Personally I should think the only solution would be a State-subsidized Land Army which would provide security for the girls without worrying the farmers to death. That, to my mind, is the worst drawback of all, for, although no one joins with the idea of earning good money, yet it is a nightmare to be faced with lost wages in bad weather or no care in sickness. Another point is that unless care is taken to stop enthusiastic girls overdoing it we shall have a lot of female invalids later on due to lifting heavy sacks of potatoes, etc.

I have been working for sixteen months now and enjoy the life but have lived at home and make extra money b writing. However, I think that for the average girl the life is extremely hard and boring, as few of them are interested in nature-study or country pursuits, and the occasional rallies and polite pattings on the back from gracious ladies do not make up for their usual amusements, etc. Many girls are quite misled by the recruiting talk and think they will be with lots of other girls and spend their time dashing about on a tractor, and are fed up when they end up hoeing a beet field for about a month and never see a soul.

Of course a lot of farmers are appreciative and the girls get on well; also an intelligent interested girl can do a lot to stir up some of the stick-in-the-muds. At the same time farmers and workers have to learn to pull together a bit more; I know farmers who are still out to do the worker in the eye, and the workers, in return, just slack off. For instance, when daylight-saving makes a loss of working hours in the dark mornings the farmers suggest that the labourers shall forfeit their weekly half-day. It is true that the workers have an actual hour less work every day, but you can’t do anything with that bit of dark morning, while you can do your shopping or gardening on a Saturday afternoon, The worker would rather give up part of the dinner hour every day and put a spurt on if there was some definite amount of work to get through. There is too much domination of hours and rights on all sides. I think the farmers are a bit grinding and many workers are lazy toads. I know I can get through a lot more than many men in a day but not so much as the really old honourable men. You should see how some men gossip and smoke! One last word, the need for going to bed early is absolutely vital.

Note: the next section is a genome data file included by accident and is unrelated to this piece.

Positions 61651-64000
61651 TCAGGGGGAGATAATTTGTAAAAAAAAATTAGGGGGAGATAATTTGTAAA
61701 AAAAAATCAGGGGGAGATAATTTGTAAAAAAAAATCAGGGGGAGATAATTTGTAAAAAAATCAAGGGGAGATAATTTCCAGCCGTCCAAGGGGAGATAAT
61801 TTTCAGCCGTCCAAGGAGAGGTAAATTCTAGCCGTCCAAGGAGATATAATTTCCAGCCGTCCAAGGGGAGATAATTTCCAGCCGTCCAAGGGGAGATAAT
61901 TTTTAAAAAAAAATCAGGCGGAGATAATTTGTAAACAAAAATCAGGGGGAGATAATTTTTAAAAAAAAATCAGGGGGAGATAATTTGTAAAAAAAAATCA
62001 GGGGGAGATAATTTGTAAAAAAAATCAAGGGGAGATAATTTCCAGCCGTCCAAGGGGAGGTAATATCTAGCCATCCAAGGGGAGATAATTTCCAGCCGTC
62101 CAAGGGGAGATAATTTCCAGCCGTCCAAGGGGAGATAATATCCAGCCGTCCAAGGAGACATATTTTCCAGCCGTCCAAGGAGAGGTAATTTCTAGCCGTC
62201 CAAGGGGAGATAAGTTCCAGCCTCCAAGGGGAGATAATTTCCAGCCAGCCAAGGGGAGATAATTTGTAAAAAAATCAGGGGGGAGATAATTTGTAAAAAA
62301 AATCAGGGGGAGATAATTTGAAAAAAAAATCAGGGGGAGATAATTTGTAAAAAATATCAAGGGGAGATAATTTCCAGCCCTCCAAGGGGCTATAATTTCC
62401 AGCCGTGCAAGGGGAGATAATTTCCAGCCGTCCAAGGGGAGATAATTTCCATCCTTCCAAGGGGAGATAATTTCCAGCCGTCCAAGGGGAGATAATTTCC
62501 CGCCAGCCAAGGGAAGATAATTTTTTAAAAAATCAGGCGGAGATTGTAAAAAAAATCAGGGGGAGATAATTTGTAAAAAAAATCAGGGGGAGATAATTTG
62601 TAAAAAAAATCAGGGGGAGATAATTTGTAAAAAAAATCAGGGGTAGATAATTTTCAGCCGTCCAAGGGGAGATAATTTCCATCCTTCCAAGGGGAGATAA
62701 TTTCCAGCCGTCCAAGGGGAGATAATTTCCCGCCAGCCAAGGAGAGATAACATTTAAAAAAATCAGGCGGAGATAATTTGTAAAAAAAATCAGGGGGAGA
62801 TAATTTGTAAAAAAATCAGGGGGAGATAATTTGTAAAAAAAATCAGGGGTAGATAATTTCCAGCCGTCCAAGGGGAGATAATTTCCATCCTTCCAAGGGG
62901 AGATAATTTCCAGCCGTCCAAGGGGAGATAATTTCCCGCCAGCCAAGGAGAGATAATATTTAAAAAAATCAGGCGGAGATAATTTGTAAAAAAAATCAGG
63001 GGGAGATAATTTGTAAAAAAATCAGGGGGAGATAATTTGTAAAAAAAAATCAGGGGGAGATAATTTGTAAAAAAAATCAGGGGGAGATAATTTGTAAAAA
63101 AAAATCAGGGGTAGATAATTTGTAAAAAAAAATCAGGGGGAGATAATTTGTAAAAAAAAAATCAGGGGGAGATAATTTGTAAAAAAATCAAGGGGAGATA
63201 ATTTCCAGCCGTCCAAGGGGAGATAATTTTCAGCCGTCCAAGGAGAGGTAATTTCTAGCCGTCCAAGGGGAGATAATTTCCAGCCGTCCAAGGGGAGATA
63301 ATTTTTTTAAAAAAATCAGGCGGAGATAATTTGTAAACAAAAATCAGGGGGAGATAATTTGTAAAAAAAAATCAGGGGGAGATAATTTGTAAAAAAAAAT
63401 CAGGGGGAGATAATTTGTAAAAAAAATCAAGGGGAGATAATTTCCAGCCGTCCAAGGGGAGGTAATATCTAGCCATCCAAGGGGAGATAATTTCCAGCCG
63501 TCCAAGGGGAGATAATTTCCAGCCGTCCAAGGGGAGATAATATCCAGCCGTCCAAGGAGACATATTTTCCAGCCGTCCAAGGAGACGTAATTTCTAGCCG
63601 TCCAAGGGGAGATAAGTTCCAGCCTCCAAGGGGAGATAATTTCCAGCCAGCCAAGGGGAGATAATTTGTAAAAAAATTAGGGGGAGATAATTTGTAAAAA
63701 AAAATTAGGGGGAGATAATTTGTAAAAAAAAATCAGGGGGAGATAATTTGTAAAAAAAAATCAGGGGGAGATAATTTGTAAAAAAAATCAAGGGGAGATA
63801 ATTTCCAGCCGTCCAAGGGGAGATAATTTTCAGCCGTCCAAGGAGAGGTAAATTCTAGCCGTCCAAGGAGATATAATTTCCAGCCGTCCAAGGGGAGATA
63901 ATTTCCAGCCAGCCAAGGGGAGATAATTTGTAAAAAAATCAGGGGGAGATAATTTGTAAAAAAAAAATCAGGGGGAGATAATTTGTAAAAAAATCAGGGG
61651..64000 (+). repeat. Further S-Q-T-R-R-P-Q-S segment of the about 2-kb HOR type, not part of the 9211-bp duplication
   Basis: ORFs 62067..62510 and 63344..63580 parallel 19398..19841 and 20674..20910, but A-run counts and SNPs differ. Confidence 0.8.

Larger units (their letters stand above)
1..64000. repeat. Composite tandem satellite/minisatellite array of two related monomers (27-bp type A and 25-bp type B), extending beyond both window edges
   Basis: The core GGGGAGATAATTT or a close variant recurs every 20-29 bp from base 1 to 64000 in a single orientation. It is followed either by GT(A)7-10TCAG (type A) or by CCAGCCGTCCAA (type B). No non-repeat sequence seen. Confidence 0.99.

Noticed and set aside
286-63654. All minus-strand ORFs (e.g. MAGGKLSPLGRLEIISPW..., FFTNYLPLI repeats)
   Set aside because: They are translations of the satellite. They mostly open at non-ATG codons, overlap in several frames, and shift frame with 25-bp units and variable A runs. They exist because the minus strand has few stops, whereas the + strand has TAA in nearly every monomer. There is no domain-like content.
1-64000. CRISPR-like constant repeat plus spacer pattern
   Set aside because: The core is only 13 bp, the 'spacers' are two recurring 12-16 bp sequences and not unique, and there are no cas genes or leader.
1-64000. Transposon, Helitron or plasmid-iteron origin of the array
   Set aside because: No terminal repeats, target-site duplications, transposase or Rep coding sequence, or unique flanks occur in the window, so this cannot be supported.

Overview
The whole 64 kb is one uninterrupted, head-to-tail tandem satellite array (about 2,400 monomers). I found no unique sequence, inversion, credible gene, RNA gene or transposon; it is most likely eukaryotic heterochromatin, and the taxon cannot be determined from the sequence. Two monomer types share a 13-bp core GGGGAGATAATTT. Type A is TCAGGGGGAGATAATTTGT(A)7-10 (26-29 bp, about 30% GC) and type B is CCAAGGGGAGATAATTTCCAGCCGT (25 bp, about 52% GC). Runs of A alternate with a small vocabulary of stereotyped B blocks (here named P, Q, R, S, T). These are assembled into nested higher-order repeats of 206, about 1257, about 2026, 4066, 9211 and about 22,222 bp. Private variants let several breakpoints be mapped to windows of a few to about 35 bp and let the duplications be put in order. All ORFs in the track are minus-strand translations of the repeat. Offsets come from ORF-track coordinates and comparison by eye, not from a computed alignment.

There is a general misconception that the Land Army girls are recruited largely from the urban population. Of sixteen who were training with me at the Henry Ford Institute five or six were farmers’ daughters and half the others were country bred. The very heavy mortality of the early days of the Land Army was, it is true, largely among the town-bred ex-shop assistant, typist, factory-worker type, who had not in the least realized what the job meant and were not physically up to it and in some cases too squeamish to face cleaning stables or burying dead lambs. It was the fault of the recruiters who were so anxious to show spectacular numbers that they did not warn recruits that they were committing themselves to long hours, dirt, outdoor work in wet weather and, very frequently, to a seven-day week. I think present recruitment is much better and the percentage of failure will be less.